• 2 liters of whole milk
  • 1/2 cup of natural sugar-free yogurt (100 g)
  • 1 tablespoon of sugar (10 g)


  • Pour the milk into a pot and heat. Don’t let it boil, because that will change the flavor of the yogurt. Keep it at 200 degrees for 10 minutes to pasteurize it.
  • Just before it boils, remove it from heat and let it cool down. Use a thermometer to check if it’s about 100 degrees. If you don’t have a thermometer, stick your pinky finger into the milk. If you can count to 20 seconds without burning yourself, it’s there!
  • Add the sugar and stir.
  • Add the yogurt and mix well until everything is completely smooth.
  • Pour into a mold and cover with aluminum foil, then wrap it all up in a kitchen towel.
  • Let the mold sit, covered, for four hours for it to ferment.
  • Uncover and drain the liquid, and then mix the mixture with a spoon.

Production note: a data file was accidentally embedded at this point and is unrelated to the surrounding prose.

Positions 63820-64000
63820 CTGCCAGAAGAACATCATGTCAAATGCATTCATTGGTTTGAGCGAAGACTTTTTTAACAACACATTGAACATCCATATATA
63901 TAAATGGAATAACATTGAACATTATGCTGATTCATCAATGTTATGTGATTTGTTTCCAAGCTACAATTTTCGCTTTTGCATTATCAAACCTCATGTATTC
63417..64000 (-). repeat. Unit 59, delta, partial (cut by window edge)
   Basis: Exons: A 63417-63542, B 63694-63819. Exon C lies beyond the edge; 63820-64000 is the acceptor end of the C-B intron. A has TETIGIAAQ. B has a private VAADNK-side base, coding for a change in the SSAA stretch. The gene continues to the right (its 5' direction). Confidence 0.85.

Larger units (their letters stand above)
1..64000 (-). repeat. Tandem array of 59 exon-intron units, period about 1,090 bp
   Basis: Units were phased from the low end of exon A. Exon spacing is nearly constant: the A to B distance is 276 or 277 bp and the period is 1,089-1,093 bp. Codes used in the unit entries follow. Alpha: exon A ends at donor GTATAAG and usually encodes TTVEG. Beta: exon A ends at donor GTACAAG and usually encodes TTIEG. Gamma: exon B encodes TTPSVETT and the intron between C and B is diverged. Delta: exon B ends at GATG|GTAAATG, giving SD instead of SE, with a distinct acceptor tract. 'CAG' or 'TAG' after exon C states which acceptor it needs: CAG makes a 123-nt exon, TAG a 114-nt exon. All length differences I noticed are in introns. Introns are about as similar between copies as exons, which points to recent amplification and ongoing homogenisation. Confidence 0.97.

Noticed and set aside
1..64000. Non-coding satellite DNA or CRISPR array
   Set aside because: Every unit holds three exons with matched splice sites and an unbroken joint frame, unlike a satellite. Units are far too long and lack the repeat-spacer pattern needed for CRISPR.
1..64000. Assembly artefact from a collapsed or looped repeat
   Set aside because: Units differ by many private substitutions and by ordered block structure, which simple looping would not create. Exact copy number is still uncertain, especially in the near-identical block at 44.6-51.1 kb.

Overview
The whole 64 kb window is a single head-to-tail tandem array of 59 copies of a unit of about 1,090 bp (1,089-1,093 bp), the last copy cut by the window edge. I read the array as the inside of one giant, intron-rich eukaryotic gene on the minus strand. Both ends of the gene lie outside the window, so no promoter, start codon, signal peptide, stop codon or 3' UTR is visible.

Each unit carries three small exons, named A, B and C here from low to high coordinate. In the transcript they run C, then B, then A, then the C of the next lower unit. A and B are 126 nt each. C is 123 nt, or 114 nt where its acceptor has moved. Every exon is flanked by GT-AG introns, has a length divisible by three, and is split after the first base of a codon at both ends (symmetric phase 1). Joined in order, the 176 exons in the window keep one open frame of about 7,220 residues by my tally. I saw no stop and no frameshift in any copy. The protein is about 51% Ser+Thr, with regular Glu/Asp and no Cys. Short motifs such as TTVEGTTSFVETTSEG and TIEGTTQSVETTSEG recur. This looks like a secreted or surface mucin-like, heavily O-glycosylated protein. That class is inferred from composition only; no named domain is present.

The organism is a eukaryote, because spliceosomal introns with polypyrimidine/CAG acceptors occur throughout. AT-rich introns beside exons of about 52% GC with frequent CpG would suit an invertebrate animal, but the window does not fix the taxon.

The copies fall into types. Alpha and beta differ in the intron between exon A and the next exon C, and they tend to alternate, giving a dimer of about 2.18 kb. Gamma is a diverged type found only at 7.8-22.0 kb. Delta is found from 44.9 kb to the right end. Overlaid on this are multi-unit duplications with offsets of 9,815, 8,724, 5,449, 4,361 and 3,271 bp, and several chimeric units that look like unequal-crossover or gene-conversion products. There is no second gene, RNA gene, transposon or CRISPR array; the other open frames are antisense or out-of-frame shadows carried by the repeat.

• Finally, transfer it to a container with a lid and let it sit in the refrigerator overnight.
  • When you wake up, your yogurt will be ready!

Read this article too: How to Make a Yogurt Sponge Cake


  • The yogurt and milk should be fresh.
  • When you add the yogurt, the milk shouldn’t be cold because the bacteria need to heat up, but neither should it be too hot because that would kill the bacteria. However, there are heat-resistant milk bacteria that, according to this study conducted by the Technological University of México, Ecatepec, could be used for the development of cultures that inhibit pathogenic microorganisms.
  • Don’t interrupt the process for any reason once it’s covered.

The benefits of natural homemade yogurt